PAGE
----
Chinese scientists have made another breakthrough in the creation of a SARS vaccine, as antibodies against the virus have been discovered in monkeys after they had been injected with inactive versions of the vaccine.
But more time is still needed before scientists can conduct testing of the inactivated vaccine on humans and subsequently put it into clinical use.
"We have made breakthroughs in testing animals with inactivated vaccine and antibodies have been found after their inoculation," explained Huang Peitang, deputy head of the Key Science and Technology Group under the National Task Force for SARS Control and Prevention at a press conference Wednesday.
Dozens of scientists in two project groups are working around-the-clock testing animals with the inactivated vaccine. Antibodies have since been uncovered in 35 monkeys.
Vice-minister of science and technology Li Xueyong said inactivated vaccine research is relatively easy, and further work on deactivated vaccines and genetic study-based vaccines have already been integrated as part of China's middle and long-term basic research plans.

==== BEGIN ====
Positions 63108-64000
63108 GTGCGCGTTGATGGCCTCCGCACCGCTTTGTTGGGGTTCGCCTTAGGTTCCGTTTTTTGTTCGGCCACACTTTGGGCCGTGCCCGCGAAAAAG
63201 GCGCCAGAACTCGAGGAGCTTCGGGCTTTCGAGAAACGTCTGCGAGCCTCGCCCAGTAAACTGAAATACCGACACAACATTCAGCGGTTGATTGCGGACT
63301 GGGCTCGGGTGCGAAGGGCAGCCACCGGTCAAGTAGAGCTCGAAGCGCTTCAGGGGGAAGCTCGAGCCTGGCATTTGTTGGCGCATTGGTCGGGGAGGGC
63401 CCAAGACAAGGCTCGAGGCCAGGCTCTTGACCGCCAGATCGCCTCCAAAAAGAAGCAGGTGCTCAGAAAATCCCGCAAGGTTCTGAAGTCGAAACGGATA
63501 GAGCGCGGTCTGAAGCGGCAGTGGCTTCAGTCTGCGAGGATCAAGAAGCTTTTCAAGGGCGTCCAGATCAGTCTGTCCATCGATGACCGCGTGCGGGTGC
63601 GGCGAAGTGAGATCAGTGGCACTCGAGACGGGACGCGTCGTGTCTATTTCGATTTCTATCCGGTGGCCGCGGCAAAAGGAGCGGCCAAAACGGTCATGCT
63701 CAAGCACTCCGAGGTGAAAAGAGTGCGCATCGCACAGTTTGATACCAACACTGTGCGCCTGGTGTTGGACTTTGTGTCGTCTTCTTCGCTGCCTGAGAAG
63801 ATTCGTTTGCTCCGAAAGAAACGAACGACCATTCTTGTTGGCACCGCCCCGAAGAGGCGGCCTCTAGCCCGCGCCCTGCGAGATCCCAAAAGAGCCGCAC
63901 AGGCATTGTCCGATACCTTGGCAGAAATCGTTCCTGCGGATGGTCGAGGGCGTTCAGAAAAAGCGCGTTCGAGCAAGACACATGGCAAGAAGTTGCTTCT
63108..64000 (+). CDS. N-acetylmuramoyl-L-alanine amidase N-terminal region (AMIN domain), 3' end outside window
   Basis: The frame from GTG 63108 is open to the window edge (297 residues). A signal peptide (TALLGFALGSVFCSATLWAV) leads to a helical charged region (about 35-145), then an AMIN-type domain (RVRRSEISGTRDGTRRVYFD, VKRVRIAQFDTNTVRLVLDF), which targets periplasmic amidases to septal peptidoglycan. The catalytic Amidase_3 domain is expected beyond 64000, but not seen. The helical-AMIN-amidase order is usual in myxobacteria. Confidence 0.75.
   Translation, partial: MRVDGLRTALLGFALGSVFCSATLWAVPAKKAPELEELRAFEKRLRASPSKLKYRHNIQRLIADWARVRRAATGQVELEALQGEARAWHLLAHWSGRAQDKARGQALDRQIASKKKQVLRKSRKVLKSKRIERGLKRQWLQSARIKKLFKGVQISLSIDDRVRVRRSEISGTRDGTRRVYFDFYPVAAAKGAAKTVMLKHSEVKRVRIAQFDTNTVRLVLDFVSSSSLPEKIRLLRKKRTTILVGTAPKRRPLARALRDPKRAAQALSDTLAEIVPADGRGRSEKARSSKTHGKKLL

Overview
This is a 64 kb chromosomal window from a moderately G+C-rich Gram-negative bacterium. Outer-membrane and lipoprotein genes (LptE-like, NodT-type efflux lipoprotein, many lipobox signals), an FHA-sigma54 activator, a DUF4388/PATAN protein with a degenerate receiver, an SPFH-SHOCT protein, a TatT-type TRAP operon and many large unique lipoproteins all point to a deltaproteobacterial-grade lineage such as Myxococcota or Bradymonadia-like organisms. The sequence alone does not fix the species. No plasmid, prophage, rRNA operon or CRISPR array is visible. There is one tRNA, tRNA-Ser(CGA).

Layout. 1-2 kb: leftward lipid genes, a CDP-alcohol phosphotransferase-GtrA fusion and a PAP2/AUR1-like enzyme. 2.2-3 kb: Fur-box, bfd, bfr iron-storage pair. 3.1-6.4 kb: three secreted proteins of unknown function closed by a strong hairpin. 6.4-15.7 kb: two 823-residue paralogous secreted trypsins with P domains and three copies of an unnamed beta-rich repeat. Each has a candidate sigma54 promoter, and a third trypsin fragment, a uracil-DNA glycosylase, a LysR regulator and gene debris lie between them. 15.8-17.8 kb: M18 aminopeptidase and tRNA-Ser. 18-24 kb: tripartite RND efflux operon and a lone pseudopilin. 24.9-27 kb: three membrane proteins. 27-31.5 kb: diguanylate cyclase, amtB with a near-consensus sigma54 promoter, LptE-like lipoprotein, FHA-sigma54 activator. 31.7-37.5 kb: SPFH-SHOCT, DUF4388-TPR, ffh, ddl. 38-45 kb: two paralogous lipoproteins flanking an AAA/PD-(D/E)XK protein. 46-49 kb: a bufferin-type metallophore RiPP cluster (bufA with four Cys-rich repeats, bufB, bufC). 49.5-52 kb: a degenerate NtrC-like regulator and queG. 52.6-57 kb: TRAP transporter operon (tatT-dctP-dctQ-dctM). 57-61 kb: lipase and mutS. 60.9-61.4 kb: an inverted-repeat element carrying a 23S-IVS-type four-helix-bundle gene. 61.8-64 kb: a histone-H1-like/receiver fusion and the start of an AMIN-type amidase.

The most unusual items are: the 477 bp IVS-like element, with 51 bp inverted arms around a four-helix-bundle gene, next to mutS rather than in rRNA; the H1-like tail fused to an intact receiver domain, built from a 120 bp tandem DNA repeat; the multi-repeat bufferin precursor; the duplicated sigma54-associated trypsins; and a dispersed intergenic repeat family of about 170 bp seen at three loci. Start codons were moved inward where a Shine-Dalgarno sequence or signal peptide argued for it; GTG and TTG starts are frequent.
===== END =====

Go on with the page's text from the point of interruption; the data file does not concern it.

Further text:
As for vaccine research based on genetic technology, the China National Biological Products Corporation (CNBPC), the country's largest bio-tech company, plans to spend 500 million yuan (US$60.46 million) developing vaccines against SARS.
The first 50 million yuan (US$6 million) has been invested in the early stage of the project, according to CNBPC General Manager Wang Guoli.
The money will be spent in improving and rebuilding labs and production facilities for SARS vaccines, flu vaccines, blood treatments and other biological products, Wang said.
The company is carrying out three SARS-related research projects and has invested another 10 million yuan (US$1.2 million) in developing SARS detection methods, blood serums against the virus and relevant vaccines.
At yesterday's press conference organized by the State Council Information Office, Li Xueyong said China's success in fighting against SARS has partly relied on international co-operation. He noted that it took only three months to map out the genetic sequence of the SARS virus due to the joint efforts made by scientists from a host of different countries.
"We must strengthen co-operation with international partners to battle diseases and that's an important lesson we've drawn from this two-month struggle," said Li.
International co-operation would continue to be important for future vaccines and genetic research, Li stressed. He added that each country provides different strengths in SARS treatment, which are mutually complementary.
(China Daily June 26, 2003)